Politeness and Pragmatics in the Context of Cross-Cultural Communication
These include the exaggeration of interest in the hearer and his or her interests, sympathising with the hearer and the avoidance of disagreements. ‘Negative politeness’ is a Redressive action aimed at the preservation of the Hearer’s negative face. Negative politeness is achieved through indirectness, deference and apologising for imposition.
The politeness theory phenomena has drawn much criticism in subsequent years due to its universality. For example, Goffman advocates that “each person, subculture and society seems to have its own characteristic repertoire of face-saving practices, yet these are all drawn from a single logically coherent framework of possible practices” (1967, p.13). Put succinctly, this argument suggests that face does not necessarily belong just to the individual, but rather to sub-culture and society as well, and as a result one concise theory, no matter how logical, cannot possibly serve to represent all cultures in global existence.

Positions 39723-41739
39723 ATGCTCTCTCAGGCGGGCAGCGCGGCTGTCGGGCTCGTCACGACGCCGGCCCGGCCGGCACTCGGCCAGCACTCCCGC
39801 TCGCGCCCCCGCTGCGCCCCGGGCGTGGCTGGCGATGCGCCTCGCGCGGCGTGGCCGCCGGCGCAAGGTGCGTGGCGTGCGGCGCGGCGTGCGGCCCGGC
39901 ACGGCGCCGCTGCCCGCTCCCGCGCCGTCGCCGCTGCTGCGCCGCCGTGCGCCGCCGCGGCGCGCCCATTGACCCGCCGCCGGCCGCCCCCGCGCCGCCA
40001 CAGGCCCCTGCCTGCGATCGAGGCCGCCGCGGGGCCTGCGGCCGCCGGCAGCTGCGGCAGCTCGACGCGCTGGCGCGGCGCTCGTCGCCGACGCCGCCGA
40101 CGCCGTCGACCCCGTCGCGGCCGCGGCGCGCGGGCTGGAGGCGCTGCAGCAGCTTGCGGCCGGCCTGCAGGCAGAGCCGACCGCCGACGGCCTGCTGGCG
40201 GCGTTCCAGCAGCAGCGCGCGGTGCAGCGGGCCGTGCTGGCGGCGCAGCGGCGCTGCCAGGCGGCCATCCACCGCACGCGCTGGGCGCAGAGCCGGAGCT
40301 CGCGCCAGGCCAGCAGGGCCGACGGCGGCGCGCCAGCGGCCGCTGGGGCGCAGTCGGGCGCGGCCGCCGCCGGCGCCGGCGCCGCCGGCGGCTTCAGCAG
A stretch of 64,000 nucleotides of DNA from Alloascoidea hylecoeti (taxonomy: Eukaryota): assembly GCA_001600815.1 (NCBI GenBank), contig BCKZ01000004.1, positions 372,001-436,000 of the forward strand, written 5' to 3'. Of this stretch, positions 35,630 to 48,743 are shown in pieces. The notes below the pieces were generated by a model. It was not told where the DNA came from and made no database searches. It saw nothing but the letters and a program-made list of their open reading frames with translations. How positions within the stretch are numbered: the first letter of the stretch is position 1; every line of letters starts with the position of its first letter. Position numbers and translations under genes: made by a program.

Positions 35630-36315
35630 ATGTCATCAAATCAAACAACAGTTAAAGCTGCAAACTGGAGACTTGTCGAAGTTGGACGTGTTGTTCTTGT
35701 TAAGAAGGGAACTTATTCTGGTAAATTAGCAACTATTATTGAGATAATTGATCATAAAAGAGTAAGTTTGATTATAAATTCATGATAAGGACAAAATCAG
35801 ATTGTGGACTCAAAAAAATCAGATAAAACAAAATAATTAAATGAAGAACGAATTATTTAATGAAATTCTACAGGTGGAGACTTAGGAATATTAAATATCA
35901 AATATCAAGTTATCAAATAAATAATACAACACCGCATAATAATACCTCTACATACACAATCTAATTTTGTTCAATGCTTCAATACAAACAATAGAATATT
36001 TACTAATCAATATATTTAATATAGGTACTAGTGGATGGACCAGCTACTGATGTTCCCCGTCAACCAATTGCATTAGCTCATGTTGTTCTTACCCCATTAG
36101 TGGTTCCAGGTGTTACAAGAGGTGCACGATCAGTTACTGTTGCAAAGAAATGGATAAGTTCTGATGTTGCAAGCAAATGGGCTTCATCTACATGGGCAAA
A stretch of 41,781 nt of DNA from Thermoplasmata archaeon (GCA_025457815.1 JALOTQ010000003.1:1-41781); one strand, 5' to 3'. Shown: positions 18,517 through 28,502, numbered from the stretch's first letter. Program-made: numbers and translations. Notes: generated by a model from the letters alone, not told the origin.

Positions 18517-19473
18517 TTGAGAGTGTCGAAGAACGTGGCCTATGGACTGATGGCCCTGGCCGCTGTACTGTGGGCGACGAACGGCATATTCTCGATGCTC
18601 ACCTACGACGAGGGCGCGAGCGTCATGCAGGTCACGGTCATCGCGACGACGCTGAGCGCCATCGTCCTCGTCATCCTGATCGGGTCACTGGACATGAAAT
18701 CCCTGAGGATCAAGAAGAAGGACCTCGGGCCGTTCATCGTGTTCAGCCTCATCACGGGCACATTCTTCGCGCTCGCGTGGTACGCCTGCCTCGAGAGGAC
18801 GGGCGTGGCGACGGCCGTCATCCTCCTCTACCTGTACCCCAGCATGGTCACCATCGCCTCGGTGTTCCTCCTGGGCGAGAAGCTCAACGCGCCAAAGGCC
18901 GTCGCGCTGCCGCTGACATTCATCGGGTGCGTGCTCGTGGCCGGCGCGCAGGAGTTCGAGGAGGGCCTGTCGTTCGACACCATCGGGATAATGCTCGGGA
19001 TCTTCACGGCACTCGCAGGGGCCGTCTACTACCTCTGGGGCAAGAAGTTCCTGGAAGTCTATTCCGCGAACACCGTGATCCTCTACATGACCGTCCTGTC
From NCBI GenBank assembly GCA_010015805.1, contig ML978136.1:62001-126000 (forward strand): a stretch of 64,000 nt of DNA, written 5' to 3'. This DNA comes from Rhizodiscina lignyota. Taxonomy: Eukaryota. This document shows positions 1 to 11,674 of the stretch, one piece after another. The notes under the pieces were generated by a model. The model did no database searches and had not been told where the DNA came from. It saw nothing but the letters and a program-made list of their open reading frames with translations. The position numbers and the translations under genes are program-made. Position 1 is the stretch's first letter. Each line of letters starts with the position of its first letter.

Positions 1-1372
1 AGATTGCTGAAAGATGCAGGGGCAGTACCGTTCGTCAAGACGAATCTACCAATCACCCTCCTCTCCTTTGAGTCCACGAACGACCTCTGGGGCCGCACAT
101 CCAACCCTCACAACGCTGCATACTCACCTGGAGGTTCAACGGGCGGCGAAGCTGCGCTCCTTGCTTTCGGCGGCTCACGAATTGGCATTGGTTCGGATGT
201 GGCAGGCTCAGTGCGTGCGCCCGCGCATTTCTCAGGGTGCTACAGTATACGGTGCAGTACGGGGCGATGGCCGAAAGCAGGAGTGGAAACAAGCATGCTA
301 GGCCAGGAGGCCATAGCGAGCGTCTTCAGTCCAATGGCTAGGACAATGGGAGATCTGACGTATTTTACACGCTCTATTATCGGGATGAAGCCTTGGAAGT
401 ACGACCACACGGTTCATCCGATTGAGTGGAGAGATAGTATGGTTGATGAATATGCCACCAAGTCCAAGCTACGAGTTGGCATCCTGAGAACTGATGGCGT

Tannen, in her discussion of The Pragmatics of Cross-Cultural Communication, outlines several instances in which politeness may become lost in instances of cross-cultural interaction. She outlines eight levels of conversation: when to talk, what to say, pacing and pausing, listenership, intonation, formulaicity, indirectness and cohesion and coherence. In each of these instances